• if you smoke. When using combined hormonal contraceptives such as Dizminelle, you should stop smoking. If you can not stop smoking and are over 35 years old, your doctor may advise you to use another type of contraceptive.
  • if you are overweight
  • if you have high blood pressure
  • if a close relative has had a heart attack or stroke at a young age (younger than 50 years). In this case, you may also be at greater risk of a heart attack or stroke.
  • if you or a close relative have high blood fats ( cholesterol or triglycerides )
  • if you get migraines, especially migraines with an aura
  • if you have heart problems (valve disease, a heart rhythm disorder called atrial fibrillation )
  • if you have diabetes.

If you have more than one of these conditions or if any of them are particularly serious, the risk of developing a blood clot can be even greater.

If any of the above conditions change while you are using Dizminelle, such as if you start smoking, a close relative suffers from a blood clot for an unknown reason, or if you gain a lot of weight, talk to your doctor.

Dizminelle and cancer

Breast cancer has been observed somewhat more frequently in women using combined oral contraceptives, but it is not known if this is caused by the treatment. For example, it may be that more tumors are detected in women who use combined contraceptive pills because they are examined by doctors more often. The incidence of breast tumors gradually decreases after stopping treatment with combined hormonal contraceptives. You must examine your breasts regularly, and you should consult your doctor if you feel any lump.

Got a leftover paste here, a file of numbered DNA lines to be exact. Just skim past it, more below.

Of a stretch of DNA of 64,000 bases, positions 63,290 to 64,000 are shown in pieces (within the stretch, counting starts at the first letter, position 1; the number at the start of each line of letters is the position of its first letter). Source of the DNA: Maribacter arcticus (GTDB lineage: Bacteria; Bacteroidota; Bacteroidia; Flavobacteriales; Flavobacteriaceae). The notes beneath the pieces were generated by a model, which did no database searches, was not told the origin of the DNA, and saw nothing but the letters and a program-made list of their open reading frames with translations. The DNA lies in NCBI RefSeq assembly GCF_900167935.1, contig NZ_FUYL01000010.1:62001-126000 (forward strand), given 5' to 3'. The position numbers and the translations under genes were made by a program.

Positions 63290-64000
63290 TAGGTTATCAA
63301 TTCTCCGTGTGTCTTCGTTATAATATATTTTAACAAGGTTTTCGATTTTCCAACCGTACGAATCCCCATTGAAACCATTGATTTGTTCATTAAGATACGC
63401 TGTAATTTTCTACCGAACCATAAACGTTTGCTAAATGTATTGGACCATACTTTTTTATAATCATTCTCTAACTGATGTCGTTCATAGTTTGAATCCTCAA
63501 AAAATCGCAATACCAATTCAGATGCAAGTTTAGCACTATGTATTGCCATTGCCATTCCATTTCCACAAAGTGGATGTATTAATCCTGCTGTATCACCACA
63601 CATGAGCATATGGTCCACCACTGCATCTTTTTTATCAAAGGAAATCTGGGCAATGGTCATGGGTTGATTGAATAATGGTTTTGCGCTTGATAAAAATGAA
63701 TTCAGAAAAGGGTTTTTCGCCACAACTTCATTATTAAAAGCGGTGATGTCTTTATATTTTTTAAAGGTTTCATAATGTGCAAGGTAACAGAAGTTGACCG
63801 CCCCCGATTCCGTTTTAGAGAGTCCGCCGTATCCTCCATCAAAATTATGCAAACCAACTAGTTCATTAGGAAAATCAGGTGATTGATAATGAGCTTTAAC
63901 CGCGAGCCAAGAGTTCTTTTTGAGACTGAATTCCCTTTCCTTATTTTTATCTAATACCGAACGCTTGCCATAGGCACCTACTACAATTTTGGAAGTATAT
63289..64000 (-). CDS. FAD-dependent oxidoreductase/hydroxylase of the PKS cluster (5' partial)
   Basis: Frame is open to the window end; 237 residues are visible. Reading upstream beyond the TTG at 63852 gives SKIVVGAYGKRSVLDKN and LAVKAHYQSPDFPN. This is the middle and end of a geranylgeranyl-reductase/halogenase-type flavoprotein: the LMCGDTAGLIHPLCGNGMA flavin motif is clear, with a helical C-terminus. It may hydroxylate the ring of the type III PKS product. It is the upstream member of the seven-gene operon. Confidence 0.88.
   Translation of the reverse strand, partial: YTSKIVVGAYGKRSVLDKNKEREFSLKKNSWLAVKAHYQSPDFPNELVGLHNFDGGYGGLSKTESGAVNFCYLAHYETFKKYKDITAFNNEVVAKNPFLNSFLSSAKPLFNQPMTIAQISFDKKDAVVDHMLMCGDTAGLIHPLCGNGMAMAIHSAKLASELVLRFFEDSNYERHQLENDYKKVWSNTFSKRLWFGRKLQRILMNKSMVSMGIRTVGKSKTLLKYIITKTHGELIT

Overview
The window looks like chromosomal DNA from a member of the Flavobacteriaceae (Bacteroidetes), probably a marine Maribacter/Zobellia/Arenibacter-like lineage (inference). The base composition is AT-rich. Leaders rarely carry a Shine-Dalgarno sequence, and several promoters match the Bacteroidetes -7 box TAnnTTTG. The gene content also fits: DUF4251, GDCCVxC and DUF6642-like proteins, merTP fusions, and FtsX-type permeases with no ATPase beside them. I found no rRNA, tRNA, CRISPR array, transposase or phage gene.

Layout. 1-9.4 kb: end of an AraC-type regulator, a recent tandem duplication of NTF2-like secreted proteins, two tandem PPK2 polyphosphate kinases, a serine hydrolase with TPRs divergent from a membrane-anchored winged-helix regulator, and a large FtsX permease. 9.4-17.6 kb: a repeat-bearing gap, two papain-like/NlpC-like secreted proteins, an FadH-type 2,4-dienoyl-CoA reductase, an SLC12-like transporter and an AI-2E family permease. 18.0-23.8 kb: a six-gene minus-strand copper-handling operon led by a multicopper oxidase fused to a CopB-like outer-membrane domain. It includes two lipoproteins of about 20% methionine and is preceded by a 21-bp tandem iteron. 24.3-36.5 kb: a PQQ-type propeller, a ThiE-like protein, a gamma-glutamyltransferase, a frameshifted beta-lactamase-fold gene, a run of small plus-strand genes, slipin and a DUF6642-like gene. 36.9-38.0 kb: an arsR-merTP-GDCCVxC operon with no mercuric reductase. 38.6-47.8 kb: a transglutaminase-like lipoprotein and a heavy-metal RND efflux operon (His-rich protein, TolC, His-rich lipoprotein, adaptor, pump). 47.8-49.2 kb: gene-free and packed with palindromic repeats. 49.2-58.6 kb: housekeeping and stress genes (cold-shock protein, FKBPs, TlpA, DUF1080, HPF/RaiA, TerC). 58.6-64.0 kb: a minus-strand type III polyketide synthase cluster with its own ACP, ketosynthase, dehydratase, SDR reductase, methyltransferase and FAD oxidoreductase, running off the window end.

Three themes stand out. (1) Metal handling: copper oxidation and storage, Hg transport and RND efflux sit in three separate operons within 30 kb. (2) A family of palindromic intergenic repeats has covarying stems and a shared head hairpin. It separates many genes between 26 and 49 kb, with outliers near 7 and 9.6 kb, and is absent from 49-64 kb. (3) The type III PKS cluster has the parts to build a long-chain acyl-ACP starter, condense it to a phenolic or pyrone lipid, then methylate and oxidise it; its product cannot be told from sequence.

In rare cases, benign liver tumors have been reported, and in even fewer cases, malignant liver tumors have been reported in birth control pill users. Contact your doctor if you experience unusually severe abdominal pain.

Intermittent bleeding

During the first few months of using Dizminelle, you may experience unexpected bleeding (bleeding outside the placebo days). If this type of bleeding lasts longer than a few months, or if it occurs after a few months, your doctor should investigate the cause.

What to do if you do not experience any bleeding during the placebo days

If you have taken all the pink active tablets correctly, have not had vomiting or severe diarrhea and if you have not taken any other medicines, it is very unlikely that you are pregnant.

If the expected bleeding does not occur twice in a row, you may be pregnant. Contact your doctor immediately. Only start on the next tablet chart if you are sure you are not pregnant.